Savings Unlimited investors have won what one called a Pyrrhic victory with the conviction of Luis Milanes.
“A Pyrrhic victory is a victory that inflicts such a devastating toll on the victor that it is tantamount to defeat,” the investor added in an email, quoting a Web site definition.
He was referring to the drawn out fraud case that began in November 2002 when Milanes closed his high-interest operation and fled the country.
In the decision Thursday a San José criminal court panel gave Milanes a bit more than 15 years in prison and sentenced Michael González, the office manager, to six years. José Milanes, the brother of Luis, was not convicted.
Investors and some court officials consider Milanes a flight risk, and the judicial panel ordered that he be held in preventative detention until a written sentence is issued in January.
Most investors are aware that the case is not over. An appeal is certain, and the chances that the ailing Milanes spends Christmas in prison are slim.
Lawyers are likely to cite his health and the holidays in a bid to have him freed.
Milanes seems to have divested himself of his assets over the last few years. That includes property the he posted as compensation for some of his investors in a conciliation deal.
At one time he owned a string of casinos and other ventures.
Milanes was missing after he closed his borrowing operation until he returned in June 2009. The criminal case has been going on since.
José Pablo Fernández of Global Trust Firm, S.A. quickly sent out an email to those in the conciliation deal noted that the agreement was not part of the criminal case. He said that a sale might come soon of the Hotel Europa downtown. That is part of the property that Milanes signed over as part of the agreement. The trustee firm has been trying to sell the hotel property for years, but there have been many complications.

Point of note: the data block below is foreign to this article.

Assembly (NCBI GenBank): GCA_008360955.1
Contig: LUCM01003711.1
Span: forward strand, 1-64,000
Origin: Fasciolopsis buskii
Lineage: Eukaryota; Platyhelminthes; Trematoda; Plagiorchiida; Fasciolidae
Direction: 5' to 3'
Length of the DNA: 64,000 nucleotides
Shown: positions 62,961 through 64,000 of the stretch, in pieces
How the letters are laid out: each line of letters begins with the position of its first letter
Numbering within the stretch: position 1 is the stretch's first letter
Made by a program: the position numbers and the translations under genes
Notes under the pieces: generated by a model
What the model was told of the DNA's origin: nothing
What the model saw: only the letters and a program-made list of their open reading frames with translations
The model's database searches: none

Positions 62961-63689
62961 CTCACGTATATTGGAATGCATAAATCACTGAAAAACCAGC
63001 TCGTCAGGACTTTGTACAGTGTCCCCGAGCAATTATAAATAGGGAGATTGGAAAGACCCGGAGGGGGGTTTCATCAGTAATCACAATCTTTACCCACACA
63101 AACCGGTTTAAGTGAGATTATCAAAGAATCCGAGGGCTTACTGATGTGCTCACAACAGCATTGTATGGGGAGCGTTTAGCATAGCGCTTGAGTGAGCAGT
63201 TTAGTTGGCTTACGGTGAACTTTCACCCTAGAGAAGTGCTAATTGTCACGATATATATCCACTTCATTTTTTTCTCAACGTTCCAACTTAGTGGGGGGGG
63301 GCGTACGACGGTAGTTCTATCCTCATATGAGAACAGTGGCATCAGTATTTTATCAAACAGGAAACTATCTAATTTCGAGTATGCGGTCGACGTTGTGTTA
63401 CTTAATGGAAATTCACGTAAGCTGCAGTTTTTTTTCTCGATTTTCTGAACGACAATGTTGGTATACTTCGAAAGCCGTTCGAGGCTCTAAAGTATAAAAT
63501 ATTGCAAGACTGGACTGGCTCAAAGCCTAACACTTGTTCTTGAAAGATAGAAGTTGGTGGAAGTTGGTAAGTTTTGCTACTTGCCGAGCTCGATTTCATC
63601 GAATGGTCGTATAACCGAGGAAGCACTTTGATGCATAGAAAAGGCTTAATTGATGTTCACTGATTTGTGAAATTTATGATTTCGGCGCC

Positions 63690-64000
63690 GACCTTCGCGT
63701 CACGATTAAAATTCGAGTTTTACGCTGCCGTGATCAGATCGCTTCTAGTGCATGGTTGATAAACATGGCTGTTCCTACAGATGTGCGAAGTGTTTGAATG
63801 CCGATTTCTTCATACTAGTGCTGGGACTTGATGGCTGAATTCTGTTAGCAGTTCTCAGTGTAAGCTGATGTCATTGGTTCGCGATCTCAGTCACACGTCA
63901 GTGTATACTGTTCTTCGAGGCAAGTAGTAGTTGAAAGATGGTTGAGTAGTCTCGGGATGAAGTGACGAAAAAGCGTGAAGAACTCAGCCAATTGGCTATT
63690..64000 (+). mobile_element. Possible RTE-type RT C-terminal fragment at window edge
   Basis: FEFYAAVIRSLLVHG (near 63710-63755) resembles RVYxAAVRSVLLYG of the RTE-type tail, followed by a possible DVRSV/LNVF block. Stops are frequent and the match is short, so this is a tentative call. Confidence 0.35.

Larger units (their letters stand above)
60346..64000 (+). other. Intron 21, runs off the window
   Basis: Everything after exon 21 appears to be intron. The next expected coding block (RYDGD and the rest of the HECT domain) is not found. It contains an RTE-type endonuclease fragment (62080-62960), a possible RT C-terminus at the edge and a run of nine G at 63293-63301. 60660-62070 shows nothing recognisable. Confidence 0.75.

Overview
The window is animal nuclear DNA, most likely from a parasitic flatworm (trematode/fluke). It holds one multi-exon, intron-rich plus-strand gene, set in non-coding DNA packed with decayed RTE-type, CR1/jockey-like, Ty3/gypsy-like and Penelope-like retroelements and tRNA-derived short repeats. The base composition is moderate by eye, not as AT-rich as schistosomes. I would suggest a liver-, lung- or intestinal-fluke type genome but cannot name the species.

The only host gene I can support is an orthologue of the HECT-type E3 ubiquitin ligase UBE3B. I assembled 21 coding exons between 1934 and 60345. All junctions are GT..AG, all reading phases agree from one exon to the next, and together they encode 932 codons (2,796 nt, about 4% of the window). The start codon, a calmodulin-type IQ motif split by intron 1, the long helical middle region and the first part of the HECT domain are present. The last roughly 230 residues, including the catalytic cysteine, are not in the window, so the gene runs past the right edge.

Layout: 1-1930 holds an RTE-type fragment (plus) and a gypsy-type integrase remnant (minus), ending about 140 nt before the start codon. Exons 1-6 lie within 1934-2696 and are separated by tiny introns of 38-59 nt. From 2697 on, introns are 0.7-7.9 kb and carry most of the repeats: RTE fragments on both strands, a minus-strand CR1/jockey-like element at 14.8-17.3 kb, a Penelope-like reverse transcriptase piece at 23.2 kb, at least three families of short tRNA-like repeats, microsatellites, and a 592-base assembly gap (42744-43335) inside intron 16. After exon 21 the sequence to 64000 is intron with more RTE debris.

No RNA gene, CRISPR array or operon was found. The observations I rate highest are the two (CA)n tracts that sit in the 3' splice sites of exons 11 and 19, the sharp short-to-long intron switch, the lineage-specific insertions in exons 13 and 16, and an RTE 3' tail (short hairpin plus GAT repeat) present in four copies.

The investors who are involved in the agreement are expected to receive money from the hotel sale, although there are substantial maintenance and legal costs that continue.
There is some question if investors will receive any money as a result of the Milanes conviction. He says that the bulk of the funds from Savings Unlimited were taken by an associate who absconded to Europe.
In addition, the court is considering money laundering allegations that may show up in the final verdict. Such a conviction, if upheld, would channel any money to the government.
González would probably serve less than three years if the conviction is upheld. Plus he gets a substantial discount for the time he served in preventative detention several years ago and the time he serves now in house arrest.
Savings Unlimited was one of those high-interest operations that flourished here at the turn of the century. Depositors received up to 3 percent a month return on their investments. Milanes claimed the money was being invested in casinos.